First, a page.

There has been a lot of talk circulating the Internet over the past few days about 8 percent of Americans being on Twitter. While that number is huge, in and of itself, what is more interesting is in how the Twitter community as a whole uses the service. Or maybe the right term here is doesn’t use the service.
By the graph, nearly half of all Twitter users rarely (if ever) check the material that is posted from others. While the first blush of these numbers would lead us to believe that we’re dealing with a rash of spammers, it’s likely that a fair bit of this percentage is also due to people who have accounts that are combined with Twitter via other services.
Between Gowalla, Foursquare, Facebook, Ping.FM and many more, it’s entirely possible to go your entire time on Twitter without ever reading another bit of content that’s posted. For that matter, we’ve talked at length about the ways in which many businesses and “marketers” use Twitter simply as a sounding board without taking anything back in return.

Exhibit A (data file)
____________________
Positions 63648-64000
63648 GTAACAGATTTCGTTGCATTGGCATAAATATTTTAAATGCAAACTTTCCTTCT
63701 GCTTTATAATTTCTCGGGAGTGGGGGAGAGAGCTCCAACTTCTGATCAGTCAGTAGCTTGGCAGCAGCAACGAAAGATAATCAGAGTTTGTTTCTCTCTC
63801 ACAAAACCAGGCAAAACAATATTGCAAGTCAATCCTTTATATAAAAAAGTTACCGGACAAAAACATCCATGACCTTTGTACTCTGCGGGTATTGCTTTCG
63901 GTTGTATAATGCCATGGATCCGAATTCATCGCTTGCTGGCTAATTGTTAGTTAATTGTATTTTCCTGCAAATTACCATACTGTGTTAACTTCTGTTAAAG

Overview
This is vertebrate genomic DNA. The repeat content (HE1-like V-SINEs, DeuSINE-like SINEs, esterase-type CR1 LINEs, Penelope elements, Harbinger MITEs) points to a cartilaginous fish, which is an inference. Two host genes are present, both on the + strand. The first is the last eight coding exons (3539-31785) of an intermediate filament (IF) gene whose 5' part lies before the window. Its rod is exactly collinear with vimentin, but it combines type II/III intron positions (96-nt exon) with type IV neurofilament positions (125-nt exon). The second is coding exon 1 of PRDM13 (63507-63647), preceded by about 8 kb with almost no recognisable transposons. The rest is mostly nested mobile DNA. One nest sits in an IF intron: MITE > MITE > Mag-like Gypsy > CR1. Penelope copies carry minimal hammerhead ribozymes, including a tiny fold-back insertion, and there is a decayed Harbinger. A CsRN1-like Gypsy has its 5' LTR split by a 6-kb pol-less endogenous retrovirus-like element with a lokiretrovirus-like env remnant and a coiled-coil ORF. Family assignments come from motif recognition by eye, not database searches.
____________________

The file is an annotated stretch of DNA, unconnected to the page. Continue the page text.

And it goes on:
As Barry Schwartz from SEO Roundtable points out:
…about a quarter of Twitter users don’t really use Twitter. Almost half barely use Twitter – they check in every week or so, which is not the way to use Twitter – ask any Twitter user.
This says a lot about how people use social networks more for an egotistical standpoint than they do as a platform for conversation and communication. Remember, folks, conversation works both ways. You can post all you want, but reading it makes it mean something.
This post is part of our contributor series. The views expressed are the author's own and not necessarily shared by TNW.